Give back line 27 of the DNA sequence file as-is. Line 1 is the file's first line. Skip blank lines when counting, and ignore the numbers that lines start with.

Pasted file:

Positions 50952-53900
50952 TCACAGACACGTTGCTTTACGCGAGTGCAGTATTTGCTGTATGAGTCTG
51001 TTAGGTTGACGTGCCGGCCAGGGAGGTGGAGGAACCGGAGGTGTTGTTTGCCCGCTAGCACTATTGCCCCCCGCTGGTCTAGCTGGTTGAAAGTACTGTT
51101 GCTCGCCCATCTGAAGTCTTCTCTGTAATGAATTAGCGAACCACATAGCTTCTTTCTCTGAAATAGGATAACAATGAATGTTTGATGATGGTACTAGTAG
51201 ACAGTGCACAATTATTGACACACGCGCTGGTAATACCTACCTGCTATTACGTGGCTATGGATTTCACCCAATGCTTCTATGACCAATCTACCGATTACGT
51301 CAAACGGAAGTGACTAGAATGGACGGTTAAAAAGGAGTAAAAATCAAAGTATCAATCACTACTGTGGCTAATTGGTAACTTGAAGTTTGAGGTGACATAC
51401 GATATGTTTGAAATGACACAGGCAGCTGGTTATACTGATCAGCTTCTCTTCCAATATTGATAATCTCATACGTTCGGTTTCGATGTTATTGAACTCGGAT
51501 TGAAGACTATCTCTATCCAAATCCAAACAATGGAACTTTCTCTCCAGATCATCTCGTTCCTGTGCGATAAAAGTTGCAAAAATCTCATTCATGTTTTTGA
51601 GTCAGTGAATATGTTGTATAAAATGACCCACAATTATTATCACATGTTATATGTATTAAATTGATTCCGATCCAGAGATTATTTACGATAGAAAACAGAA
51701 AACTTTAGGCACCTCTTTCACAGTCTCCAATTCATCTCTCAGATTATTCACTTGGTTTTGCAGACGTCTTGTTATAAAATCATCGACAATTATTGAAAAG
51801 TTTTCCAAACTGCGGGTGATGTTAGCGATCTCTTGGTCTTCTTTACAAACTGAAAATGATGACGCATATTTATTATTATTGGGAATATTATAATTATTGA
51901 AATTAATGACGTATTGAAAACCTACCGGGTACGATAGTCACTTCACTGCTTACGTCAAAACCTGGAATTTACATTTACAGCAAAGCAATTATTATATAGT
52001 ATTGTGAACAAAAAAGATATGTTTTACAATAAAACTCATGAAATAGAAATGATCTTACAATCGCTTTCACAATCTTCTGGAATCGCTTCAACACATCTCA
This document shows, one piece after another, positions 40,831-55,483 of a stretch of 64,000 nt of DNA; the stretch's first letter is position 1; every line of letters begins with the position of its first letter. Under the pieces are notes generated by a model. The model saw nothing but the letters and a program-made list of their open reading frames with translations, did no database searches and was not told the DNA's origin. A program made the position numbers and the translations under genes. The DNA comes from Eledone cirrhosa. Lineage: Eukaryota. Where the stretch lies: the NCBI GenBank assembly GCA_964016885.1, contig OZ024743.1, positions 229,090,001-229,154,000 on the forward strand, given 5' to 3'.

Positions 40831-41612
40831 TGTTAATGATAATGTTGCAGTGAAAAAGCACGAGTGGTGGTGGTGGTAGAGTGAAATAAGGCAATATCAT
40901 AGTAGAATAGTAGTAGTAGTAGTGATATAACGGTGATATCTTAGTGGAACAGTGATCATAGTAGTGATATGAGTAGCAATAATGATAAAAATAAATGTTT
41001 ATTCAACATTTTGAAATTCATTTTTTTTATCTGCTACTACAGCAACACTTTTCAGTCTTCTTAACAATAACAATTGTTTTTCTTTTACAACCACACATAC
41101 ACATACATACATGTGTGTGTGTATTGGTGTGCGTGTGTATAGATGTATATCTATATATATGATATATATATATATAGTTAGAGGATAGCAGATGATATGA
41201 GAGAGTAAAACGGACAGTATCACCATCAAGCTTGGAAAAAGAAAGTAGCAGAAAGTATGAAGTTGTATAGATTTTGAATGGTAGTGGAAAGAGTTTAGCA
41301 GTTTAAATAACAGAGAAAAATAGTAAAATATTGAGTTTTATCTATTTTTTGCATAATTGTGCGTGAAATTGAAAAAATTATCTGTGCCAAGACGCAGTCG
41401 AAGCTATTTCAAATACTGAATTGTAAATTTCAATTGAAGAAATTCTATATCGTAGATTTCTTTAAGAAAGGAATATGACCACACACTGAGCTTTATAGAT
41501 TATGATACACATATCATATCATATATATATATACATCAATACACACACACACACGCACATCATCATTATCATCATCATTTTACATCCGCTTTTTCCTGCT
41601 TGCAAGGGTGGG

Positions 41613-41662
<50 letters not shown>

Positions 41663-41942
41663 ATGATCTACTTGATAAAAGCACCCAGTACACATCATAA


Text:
Positions 41663-41942